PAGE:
With Lennon, there is the dichotomy between the art and the artist, an understanding of the “London and New York John Lennons,” complete with the annoying contradictions and prickly outbursts that drove his persona. Finally we are left with a guess of what might have been as Lennon was emerging from a mid-decade sabbatical from recording and performing before he was killed outside his home in 1980.
Lennon’s early death meant that thirty years later, most of the primary sources are still alive and willing to share stories that would have kept to themselves. Now that some of the horrible biographies on Lennon–like Albert Goldman’s–have passed through our systems, perhaps it’s time for a reflective biography that covers the arc of his life. It take time and distance to make sense of life’s most complex subjects but Tim Riley brings it together in his well-regarded biography, “John Lennon, The Man, the Myth, The Music—The Definitive Life.”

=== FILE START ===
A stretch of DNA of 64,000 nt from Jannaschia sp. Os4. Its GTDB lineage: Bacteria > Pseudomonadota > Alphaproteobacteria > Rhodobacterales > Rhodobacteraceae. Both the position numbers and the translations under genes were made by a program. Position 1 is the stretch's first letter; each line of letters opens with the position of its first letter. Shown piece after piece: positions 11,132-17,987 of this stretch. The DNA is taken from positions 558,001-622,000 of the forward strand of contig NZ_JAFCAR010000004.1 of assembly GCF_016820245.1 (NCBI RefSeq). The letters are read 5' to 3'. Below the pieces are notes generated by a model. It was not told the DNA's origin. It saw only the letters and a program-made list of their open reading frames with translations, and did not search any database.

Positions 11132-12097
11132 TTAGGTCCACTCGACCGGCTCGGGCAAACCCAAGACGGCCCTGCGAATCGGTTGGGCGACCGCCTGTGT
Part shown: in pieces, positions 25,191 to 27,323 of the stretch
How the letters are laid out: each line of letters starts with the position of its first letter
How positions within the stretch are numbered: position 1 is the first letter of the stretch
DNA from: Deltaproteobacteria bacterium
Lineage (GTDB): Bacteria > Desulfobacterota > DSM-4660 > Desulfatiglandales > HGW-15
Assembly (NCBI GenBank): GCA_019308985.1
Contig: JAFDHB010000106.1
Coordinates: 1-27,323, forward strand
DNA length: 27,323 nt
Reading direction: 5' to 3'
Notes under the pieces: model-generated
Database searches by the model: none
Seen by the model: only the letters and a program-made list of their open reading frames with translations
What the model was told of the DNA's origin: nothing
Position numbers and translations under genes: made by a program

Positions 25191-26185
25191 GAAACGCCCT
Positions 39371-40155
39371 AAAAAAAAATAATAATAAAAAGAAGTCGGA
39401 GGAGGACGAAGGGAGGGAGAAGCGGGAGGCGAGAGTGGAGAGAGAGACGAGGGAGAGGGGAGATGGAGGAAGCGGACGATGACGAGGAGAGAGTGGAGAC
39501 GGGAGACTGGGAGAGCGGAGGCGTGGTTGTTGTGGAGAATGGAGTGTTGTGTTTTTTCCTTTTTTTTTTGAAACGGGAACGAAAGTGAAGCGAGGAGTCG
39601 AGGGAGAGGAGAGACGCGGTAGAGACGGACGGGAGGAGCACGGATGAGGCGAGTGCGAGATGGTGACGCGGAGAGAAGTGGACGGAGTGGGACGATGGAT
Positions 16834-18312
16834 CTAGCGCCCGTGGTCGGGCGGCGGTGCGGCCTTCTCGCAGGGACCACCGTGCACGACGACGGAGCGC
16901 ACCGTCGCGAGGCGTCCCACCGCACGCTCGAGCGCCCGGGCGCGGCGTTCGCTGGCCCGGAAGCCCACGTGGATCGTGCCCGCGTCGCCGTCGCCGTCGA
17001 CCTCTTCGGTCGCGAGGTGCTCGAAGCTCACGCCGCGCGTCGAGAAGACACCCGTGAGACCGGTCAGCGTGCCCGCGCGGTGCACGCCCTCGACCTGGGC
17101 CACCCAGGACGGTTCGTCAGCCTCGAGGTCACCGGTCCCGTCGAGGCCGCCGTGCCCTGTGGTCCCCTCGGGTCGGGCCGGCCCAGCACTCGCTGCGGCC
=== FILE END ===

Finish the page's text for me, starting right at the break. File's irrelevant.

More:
Why the Beatles were different. Unlike Elvis or the pop stars of the early 1960’s, the Beatles wrote their own material; it wasn’t Lieber and Stoller but Lennon-McCartney. They made it mandatory for anybody who followed to do the same if they ever wanted to be taken seriously.
They were neatly packaged by Brian Epstein and blessed by Ed Sullivan in their televised American debut. They were nice working class boys with haircuts just long enough to be edgy and their two movies, “A Hard Day’s Night” and “Help!” stayed clear of the psychedelics and protest that drove youth culture in the second half of the decade.
More importantly, the Beatles got better because of the natural competition between Lennon and McCartney. While everything written was published as Lennon-McCartney, their competitive juices matured into who could build the better song. It is hard to believe that only five years passed between when “Love Me Do” hit the shelves and when “Sgt. Pepper’s Lonely Hearts Club Band” transformed the social landscape. Continue reading